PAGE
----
Summary of Political Future of Russia: Public talk in St Paul's church, London. Organized by the Pushkin House

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00:00:00 - 01:00:00

This public talk in London focuses on the political future of Russia, discussing the values that drive the Kremlin and the current state of affairs. The speaker argues that Russia is in a dire strait and that its current political model is based on the opposite principle of fascism.

  • 00:00:00 The speaker introduces Berlin-based scholar Elena Sudakova and BBC journalist Grigor Attenson, and explains that their discussion will focus on the political future of Russia. Sudakova points out that, despite the efforts of brave activists, many Russians see their destiny as belonging to themselves, rather than to the stars.
  • 00:05:00 The speaker gives a public talk on the political future of Russia, describing how the country has changed since the early 1990s and how it is further away from the rest of Europe. He notes that Russians have an illusion of understanding Ukraine, as they have few relatives living there currently. However, he points out that the two societies have diverged greatly in the past few decades, and that the current political situation is due to the process of learning and adaptation.
  • 00:10:00 The speaker provides a perspective on the current political landscape in Russia, discussing the diverging interests of the government and the public. He argues that this divergence is what led to the war in Ukraine, and that it will continue to lead to future problems.
  • 00:15:00 The speaker discusses the political future of Russia, noting that while the recent elections may seem like a change, they are really just a continuation of the current regime. He discusses the importance of values and how understanding the values of a country can help to predict its future. He discusses the World Value Survey, which is a study of the changing values in different countries.
  • 00:20:00 In the video, a public talk is given in London on the political future of Russia. The talk surveys values that drive the Kremlin, noting that Russian Society is high on the vertical axis of the traditional versus secular rational values axis, and low on the horizontal axis of values of survival and self-preservation. The divorce rates and abortion rates are high, indicating a society that tolerates self-expression less than other societies. Economic development is linked to values of self-expression and progress, while the elites in Russia are a parody of the worst features of the population.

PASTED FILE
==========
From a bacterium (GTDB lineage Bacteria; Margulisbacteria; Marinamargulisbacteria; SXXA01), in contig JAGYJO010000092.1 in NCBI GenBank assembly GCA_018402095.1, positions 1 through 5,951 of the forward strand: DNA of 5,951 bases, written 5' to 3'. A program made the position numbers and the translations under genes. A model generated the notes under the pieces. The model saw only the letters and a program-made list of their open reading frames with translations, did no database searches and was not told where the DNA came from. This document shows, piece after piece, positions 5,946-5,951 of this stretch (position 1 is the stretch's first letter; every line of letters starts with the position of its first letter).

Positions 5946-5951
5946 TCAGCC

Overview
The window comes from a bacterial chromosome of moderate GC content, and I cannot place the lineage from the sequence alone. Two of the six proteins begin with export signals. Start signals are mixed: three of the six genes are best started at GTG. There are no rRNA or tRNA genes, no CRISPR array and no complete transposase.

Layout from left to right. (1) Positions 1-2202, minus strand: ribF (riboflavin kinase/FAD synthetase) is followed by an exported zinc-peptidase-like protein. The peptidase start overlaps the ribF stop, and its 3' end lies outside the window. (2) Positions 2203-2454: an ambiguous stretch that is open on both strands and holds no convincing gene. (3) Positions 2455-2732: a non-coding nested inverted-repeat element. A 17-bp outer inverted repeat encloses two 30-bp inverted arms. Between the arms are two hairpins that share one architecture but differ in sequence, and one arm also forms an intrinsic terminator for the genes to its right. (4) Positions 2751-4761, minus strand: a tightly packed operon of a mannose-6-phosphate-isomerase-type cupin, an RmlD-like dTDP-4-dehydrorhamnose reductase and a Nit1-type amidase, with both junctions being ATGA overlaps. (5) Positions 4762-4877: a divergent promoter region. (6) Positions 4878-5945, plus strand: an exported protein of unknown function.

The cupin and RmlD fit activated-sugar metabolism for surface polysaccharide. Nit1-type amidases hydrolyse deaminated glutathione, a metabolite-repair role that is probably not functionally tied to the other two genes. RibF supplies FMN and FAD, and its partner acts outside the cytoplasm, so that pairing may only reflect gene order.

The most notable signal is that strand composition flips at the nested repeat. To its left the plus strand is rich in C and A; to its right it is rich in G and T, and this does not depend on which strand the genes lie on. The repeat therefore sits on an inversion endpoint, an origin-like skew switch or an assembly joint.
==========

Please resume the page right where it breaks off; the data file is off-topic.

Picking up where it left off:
• 00:25:00 In his talk, Vladimir Gelman discusses the paradoxical nature of Russia's public administration, which is lower quality than would be natural for a country with similar levels of urbanization, literacy, and GDP per capita. He also cites as reasons for Russia's current state of affairs the lack of Monopoly on political violence, the lack of Democracy participation, and the lack of diversity of offers. He argues that Russia is actually a fascist state, and goes on to list nine reasons.
  • 00:30:00 The speaker discusses the political future of Russia, noting that it is in a dire strait because of its failed state of affairs. He argues that Russia is not fascist, and that its current political model is based on the opposite principle of fascism.
  • 00:35:00 The speaker discusses the political future of Russia, noting that while there is no one system or model that is always responsible for crime, violence, and misfortune, totalitarian fascism does seem to fit the description. He goes on to say that, while genocide committed by Russia in Ukraine could be called genocide, it is an opinion rather of an actual genocide.
  • 00:40:00 The speaker discusses the political future of Russia, noting that the government is using propaganda to try to re-educate the population and that the current military operations in Ukraine are based on lies. He suggests that the society needs to do more to prevent its soldiers from lying and acting out of spite.
  • 00:45:00 The speaker discusses the public perception of Russia, noting that while many people view Russia as a brutal, autocratic state, many Russian people understand its strengths and weaknesses intuitively. He notes that while Russia has its great points of activity, it is also plagued by lies and propaganda, making it difficult for outsiders to understand.
  • 00:50:00 The speaker at this public talk in London explains that, while Russia has many strengths, its political leadership is weak due to several factors, including pandemic-era difficulties passing legislation, public discontent, and the country's attention to public opinion. However, the speaker believes that the country's ability to quell protests and its responsiveness to public opinion are its strengths.